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This is perhaps less a question and more of a cautionary tale, but I've seen a few people asking how best to talk to their supervisor about mental health and I wanted to share my experience with this and perhaps get some advice for if I find myself in a similar situation further down the line.

So, to give a little context, I am a female student who has just completed her viva. I also suffer from anxiety and depression. For the most part, my PhD went well, I was happy to follow my supervisor's guidance and tried my best at everything she asked. As time went on though, depression and anxiety started creeping in. By the time I got close to handing in, I was seriously depressed, bordering on suicidal, and was having near daily panic attacks at the thought of facing my supervisor. It also took me a long time to get help, my supervisor was very much of the 'just work harder to get over it' mentality and I ended up adopting that for myself. I couldn't really be depressed; obviously I just needed to work harder.

Fast forward to having handed my thesis in. My supervisor was advertising a post doc position, built on the results from my PhD. She was very keen on me applying for this post, telling me multiple times that she was happy to hand it to me on a plate, as it were. I, however, couldn't face another three years of working with her. I had finally started getting help for my depression and, although I wanted to get better, I was very aware of the fact that remaining in my current situation would not be helpful. I didn't want to be rude, and simply not apply for this postdoc, so I sent my supervisor an email.

Dear {supervisor} I have decided not to apply for the postdoc you have advertised, but I felt I owed you an explanation for my decision. I understand that you need the best person possible to fill this role in order to do the project justice and to produce the best science possible, and at the present time I do not feel I can be that person. This has not been an easy decision to make as the project is both an interesting and exciting topic, which would allow me to develop all the work from my PhD. I have spent a lot of time weighing up the options, but I cannot honestly apply for the role and give it my best. My mental health has been deteriorating for some time now, and this combined with other stress-related problems means that I cannot commit to a long-term role at this point. I have seen a doctor and am currently having sessions with a therapist to help work through these issues, and I hope in time I will be able to return to a healthy state. At present, however, I do not feel that I can honestly apply for the role, and I hope you will accept my apologies for disappointing you.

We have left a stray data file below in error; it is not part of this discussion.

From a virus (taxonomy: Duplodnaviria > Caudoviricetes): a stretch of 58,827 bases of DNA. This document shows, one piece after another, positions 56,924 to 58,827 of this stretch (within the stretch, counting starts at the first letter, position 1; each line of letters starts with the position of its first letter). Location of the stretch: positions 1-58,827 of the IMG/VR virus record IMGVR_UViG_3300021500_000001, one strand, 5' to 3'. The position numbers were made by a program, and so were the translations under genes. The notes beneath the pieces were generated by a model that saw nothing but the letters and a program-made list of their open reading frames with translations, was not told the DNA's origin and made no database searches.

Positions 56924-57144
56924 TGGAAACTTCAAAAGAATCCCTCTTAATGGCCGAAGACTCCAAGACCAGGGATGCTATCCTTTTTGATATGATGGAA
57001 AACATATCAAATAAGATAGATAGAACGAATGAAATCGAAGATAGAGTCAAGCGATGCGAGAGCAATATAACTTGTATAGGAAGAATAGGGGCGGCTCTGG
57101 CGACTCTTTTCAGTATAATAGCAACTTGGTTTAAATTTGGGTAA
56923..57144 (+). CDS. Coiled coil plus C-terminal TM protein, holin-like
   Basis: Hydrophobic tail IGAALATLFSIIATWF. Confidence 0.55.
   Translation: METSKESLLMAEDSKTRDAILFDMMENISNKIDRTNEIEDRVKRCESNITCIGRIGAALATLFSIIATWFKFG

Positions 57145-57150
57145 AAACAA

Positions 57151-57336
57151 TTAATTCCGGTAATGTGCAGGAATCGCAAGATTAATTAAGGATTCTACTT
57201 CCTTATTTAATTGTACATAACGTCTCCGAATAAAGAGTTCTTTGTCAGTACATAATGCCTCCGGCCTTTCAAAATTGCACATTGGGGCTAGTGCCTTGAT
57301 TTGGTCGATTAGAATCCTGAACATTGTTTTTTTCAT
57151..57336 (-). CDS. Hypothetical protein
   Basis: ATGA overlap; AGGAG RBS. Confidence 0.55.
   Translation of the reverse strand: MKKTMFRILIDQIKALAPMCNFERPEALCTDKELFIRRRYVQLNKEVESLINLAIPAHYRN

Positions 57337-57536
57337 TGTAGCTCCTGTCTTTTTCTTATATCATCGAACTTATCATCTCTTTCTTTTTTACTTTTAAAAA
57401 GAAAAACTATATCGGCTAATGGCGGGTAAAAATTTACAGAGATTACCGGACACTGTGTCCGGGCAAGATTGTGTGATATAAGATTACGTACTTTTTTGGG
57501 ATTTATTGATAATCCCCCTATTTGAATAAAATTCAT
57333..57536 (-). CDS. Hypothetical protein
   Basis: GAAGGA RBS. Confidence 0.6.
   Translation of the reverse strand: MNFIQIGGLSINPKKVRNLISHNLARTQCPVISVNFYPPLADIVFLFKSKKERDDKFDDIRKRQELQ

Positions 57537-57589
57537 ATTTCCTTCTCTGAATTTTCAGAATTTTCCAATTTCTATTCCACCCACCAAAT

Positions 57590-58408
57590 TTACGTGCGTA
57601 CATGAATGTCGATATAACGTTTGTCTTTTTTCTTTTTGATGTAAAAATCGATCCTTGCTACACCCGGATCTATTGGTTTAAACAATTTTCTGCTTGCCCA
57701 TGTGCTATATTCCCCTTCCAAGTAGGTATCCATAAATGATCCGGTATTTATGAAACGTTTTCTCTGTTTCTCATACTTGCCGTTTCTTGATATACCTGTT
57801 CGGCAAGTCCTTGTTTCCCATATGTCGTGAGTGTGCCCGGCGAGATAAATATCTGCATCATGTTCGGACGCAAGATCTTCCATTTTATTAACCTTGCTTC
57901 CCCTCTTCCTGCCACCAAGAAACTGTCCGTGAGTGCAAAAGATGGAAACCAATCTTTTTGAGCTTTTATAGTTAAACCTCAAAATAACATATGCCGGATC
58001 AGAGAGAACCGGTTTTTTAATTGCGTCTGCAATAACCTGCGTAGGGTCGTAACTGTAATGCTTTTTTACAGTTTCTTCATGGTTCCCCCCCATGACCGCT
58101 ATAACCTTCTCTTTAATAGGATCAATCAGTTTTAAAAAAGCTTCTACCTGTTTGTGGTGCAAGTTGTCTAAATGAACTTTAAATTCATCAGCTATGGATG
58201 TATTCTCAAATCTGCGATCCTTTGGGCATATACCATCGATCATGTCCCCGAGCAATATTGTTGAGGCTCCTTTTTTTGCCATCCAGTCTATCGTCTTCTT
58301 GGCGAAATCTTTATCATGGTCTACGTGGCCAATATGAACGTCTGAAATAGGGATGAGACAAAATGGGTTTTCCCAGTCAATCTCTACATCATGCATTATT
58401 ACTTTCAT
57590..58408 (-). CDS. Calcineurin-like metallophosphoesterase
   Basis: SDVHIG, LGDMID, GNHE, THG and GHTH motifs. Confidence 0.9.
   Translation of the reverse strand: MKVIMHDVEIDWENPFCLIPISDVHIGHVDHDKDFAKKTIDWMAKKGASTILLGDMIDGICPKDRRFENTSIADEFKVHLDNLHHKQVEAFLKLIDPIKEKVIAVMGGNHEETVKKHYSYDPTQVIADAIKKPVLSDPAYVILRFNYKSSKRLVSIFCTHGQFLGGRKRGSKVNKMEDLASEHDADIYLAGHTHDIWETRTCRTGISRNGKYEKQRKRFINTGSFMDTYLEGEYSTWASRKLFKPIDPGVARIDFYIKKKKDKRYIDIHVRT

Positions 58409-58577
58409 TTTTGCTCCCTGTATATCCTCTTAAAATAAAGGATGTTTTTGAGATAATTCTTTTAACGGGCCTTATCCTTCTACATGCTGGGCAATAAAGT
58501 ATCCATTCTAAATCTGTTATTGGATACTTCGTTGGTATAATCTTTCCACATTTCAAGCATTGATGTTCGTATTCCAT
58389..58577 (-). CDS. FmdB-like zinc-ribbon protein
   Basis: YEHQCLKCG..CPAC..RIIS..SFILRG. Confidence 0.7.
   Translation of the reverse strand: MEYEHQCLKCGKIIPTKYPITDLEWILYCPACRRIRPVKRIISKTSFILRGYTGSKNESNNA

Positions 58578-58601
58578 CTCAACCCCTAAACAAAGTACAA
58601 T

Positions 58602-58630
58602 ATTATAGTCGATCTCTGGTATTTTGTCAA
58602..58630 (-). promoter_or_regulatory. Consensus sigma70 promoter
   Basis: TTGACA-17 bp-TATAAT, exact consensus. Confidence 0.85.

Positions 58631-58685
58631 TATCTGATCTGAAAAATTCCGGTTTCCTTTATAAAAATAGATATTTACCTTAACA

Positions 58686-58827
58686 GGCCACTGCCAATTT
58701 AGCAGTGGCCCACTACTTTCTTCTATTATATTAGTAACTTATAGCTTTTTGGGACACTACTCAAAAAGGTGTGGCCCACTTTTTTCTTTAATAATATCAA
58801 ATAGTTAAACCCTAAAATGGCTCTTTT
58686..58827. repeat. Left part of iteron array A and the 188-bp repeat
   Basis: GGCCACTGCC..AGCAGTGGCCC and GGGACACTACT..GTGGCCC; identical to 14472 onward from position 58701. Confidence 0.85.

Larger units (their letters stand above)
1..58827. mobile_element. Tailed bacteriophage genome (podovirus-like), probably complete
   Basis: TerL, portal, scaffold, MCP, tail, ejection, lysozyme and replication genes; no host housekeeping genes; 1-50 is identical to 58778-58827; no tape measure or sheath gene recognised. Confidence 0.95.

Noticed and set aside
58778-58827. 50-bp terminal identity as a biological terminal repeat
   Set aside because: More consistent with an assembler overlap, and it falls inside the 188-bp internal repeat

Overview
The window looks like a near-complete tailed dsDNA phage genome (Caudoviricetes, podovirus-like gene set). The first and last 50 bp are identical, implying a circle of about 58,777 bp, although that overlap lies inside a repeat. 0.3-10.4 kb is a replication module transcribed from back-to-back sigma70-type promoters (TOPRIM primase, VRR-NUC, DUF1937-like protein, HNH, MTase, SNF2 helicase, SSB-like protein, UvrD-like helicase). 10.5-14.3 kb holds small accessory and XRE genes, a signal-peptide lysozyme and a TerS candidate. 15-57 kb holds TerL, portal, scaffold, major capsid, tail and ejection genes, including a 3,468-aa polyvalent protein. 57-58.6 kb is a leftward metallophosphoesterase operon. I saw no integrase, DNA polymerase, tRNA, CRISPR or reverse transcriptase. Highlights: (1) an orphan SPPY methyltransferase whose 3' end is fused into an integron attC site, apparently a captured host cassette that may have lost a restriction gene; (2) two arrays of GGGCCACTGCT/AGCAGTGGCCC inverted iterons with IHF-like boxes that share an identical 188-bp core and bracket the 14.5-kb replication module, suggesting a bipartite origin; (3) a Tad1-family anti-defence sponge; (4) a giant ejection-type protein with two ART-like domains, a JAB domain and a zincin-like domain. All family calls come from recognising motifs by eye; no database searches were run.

I appreciate all the help and guidance you have provided during my PhD studies, and I am very thankful to you for providing me with this opportunity. Of course, I will still do my best in readying the remaining chapters for publication and in preparing for my viva. I just cannot commit to a future role at this point. In conclusion, although my current health problems prevent me from applying for the role, I wish you all the best with this project and hope you find an eminently suitable candidate.

In hindsight, this perhaps was not the best move. Since the subsequent meeting following this email the supervisor has been increasingly angry with me. She has told me that my behaviour is unacceptable, and that anyone else would have fired me. If I make mistakes, she accuses me of behaving maliciously towards her and tells me that I am unqualified for a career in science. She has also told me several times that she can't possibly write a reference for me, despite my good work for the majority of my PhD, because she doesn't know if that is the real me or whether instead I am a nasty manipulative person.

In some respects, very little of this matters. I have been offered a job outside of academia, which I am looking forward to starting, and have recently worked with a conservation organisation who are more than happy to give me a good reference. I have also passed my PhD, and have no corrections to make. I do, however, still have to interact with this supervisor, as she wants to publish work from my PhD and I am worried that, unless I am involved in the process, she will not include me as a co-author.